Lean Frontiers: Are they differences in getting middle management on board from getting executive management support?
Are there differences in getting middle management from executive management on board for 1) developing the lean enterprise and 2) direct engagement on their part? What are the differences, if any?
Posted on May 9, 2015
Archives by Tag 'nemawashi'
Peter Handlinger

Peter Handlinger: Is nemawashi checking the relevance of a solution and enriching it with key field actors, or simply promoting / enforcing it ? It is both – and which one is applied is dependent on your intent.

By Peter Handlinger, - Last updated: Monday, August 27, 2012
Nemawashi is a double edged sword.  Both edges work equally well. Which edge to use is entirely dependent on the intent of the person initiating the engagement. I first came across the practice of nemawashi during new model launches. Especially during the (then) traditional sit down meetings to review project progress. Before we started to discuss and agree on the way forward, there was a tendency to every now and then “Shanghai” someone publicly. This, of course, leads to a spiral of retribution … and if that weren’t so debilitating on relationships and more importantly on getting the job done, it ...

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Pascal Dennis

Pascal Dennis: Nemawashi literally means “going around the roots” — so as to prepare a tree for transplanting.

By Pascal Dennis, - Last updated: Friday, August 17, 2012
Here are my thoughts. Nemawashi literally means "going around the roots" -- so as to prepare a tree for transplanting. The word evokes images of quiet, patient work: · Finding a the right spot for the tree, both physically and aesthetically, · Ensuring good sun, soil & drainage, · Digging new hole of the right depth & diameter, and then watering and fertilizing · Carefully transplanting the tree, filling in the hole, etc Thereby, we develop a 'shared understanding' -- another rich image. Lobbying, by contrast, implies hectoring, cajoling, and perhaps bribing. (In America, lobbyists vie with lawyers and politician's for the title of Most Despised Profession.) In summary, nemawashi ...

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Daniel Markovitz

Daniel Markovitz: Nemawashi is more than just lobbying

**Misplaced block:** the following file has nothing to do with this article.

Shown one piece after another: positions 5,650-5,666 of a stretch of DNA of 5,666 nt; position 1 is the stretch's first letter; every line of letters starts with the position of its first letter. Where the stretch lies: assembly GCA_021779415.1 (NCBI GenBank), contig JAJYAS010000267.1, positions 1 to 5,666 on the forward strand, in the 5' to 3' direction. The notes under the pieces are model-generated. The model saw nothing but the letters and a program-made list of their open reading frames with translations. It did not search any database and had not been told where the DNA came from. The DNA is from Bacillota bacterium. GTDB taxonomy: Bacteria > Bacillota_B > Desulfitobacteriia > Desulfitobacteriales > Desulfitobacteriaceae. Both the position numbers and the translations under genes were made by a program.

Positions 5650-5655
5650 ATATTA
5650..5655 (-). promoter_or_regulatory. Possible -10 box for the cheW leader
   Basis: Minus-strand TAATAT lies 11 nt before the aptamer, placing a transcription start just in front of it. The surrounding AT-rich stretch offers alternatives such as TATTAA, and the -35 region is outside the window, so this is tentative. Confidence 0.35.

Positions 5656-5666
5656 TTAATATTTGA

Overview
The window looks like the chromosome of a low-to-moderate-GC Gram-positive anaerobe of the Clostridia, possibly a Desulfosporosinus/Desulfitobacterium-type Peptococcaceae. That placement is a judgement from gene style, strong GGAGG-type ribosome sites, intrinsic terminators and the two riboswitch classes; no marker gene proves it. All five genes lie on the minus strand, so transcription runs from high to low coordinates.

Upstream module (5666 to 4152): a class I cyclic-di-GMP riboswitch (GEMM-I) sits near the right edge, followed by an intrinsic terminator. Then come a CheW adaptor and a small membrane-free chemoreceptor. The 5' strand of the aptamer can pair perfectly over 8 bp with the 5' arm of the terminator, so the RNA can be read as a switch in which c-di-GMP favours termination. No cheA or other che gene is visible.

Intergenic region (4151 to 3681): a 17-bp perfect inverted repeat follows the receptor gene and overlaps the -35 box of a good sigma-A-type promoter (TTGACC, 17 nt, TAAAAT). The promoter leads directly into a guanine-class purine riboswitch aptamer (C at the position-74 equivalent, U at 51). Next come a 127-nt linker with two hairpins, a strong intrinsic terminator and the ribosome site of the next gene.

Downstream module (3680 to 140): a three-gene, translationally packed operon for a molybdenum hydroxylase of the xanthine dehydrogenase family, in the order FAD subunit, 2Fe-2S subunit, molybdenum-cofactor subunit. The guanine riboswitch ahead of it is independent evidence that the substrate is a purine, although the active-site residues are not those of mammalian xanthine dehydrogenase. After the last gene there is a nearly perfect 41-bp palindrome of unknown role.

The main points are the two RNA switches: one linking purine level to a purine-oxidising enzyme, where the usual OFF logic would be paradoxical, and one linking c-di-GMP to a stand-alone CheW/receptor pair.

By Daniel Markovitz, - Last updated: Thursday, August 16, 2012
Lobbying (and yes, I’m thinking cynically of what happens on K Street in Washington), is an attempt by a small group to influence policy for the benefit of that group. The welfare of the larger institution is secondary to the welfare of the sub-group. Moreover, lobbying isn’t a learning exercise: opposing or alternative views aren’t incorporated into the lobbyist’s position. Nemawashi is also designed to influence policy, of course. But there are several significant contrasts to lobbying. First, the welfare of the larger group is a real consideration. Second, nemawashi is a dialogue, not a monologue — it’s a discussion in ...

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Tracey Richardson

Tracey Richardson: In my time at Toyota, nemawashi was as common as the word kaizen

By Tracey Richardson, - Last updated: Wednesday, August 15, 2012
Nema- what !? This is a frequent response I get when I use this term with clients or individuals who are on their lean journey.  I would like to take a minute to  just explain the word and its meaning because I feel many misuse this term/concept and sometimes getting everyone to see through the same lens is very helpful.  The Japanese often used metaphors like, "prepping the soil" or "digging around the roots" for successful planting or trans-planting, some have also said "laying the groundwork".  I often describe it as gaining consensus or building support with others, sharing of ideas, engaging and involving people at the ...

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Art Smalley

Art Smalley: Nemawashi in Toyota

By Art Smalley, - Last updated: Tuesday, August 14, 2012
Nemawashi (根回し) is one of those Japanese terms utilized in the Lean community that I am not very fond of to be honest. I run into far too many organizations throwing around this term or other Japanese words like "Hansei" or "Yokoten" or "Kamishibai" instead of using plain English (or whatever your native tongue happens to be) for communication. I realize there are times that a foreign word has no exact translation and is necessary for exact measures of communication. However equally often I run into instances where a cliquish type of language is used to create a sense of ...

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Jeff Liker

Jeff Liker: Nemawashi is about genuinely being interested in the ideas of others

By Jeff Liker, - Last updated: Tuesday, August 14, 2012
Nemawashi was one of the distinguishing characteristics of Japanese management written about a great deal in the early 1980s when the Japanese seemed like an unstoppable business force that could do no wrong.  Over time as the "Japanese miracle" led to the lost decade, and it was no longer fashionable to imitate Japanese management fads it seemed to have become lost from discussions about business best practices.  At Toyota it has remained very important. For example, in the 1990s at the Toyota Technical Center in Ann Arbor, Michigan they became aware that the American managers did not have a deep understanding ...

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Catherine Chabiron: Can we reduce nemawashi to lobbying ?

By , - Last updated: Tuesday, August 14, 2012
Can we reduce nemawashi to lobbying ? Is nemawashi checking the relevance of a solution and enriching it with key field actors, or simply promoting / enforcing it ?
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